The Secular Stagnation of Productivity Growth

27 Pages Posted: 11 Feb 2020

See all articles by Servaas Storm

Servaas Storm

Delft University of Technology - Department of Economics

Date Written: December 12, 2019


The concern that an economy could experience persistent stagnation, caused by a structural weakness of aggregate demand, goes back to Alvin Hansen’s (1939) thesis of ‘secular stagnation’. Hansen’s thesis has been revived in recent times, when it became clear that productivity and potential growth in the OECD countries have been declining for decades. However, in line with deep-rooted theoretical beliefs, that inadequate demand can only affect growth in the short run, secular stagnation (of potential growth) is treated as an exclusively supply-side problem, the root of which is a worrying steady decline in productivity growth. This paper argues that it is a mistake to dismiss secular demand stagnation as main cause of declining potential growth in the OECD. We argue that the theoretical case for demand-caused secular stagnation is strong and empirical evidence that it has affected the U.S. economy after the mid-1970s is entirely convincing. Demand is leading supply, also in the long run. Hansen had it right, after all.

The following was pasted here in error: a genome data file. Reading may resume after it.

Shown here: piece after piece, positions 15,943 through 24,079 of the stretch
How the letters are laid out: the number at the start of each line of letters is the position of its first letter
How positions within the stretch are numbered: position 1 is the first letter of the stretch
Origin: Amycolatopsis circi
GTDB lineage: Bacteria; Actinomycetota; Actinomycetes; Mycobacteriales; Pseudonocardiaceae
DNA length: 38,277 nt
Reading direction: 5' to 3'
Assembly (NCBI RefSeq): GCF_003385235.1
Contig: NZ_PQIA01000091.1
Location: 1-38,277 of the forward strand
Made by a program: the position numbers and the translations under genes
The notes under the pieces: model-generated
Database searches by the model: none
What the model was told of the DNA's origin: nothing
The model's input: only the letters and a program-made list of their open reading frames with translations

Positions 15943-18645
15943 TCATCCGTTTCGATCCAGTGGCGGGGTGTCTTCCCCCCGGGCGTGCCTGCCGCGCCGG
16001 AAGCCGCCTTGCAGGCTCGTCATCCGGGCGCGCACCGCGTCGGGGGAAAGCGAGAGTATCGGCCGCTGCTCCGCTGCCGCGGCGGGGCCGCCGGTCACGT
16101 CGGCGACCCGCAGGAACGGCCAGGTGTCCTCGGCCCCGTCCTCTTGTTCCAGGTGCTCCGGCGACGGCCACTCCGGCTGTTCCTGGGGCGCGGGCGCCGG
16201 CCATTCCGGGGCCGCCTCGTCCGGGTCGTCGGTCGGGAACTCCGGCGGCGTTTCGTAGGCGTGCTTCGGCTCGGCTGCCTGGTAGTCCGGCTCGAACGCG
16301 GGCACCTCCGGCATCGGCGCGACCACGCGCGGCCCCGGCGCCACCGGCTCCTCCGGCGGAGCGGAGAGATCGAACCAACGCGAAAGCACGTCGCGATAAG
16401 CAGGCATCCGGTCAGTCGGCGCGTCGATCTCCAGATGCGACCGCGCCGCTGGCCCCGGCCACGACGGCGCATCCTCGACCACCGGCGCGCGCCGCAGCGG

Keywords: Unbalanced growth, secular stagnation, total factor productivity, labor productivity growth, Solow residual, dual economy

JEL Classification: E02; E12; E31; F02; F15

Suggested Citation

Storm, Servaas, The Secular Stagnation of Productivity Growth (December 12, 2019). Institute for New Economic Thinking Working Paper Series No. 108, Available at SSRN:

Servaas Storm (Contact Author)

Delft University of Technology - Department of Economics ( email )

Jaffalaan 5
2628 EB Delft
31-15-2783548 (Phone)
31-15-2783480 (Fax)

Here is the Coronavirus
related research on SSRN

Paper statistics

Abstract Views
PlumX Metrics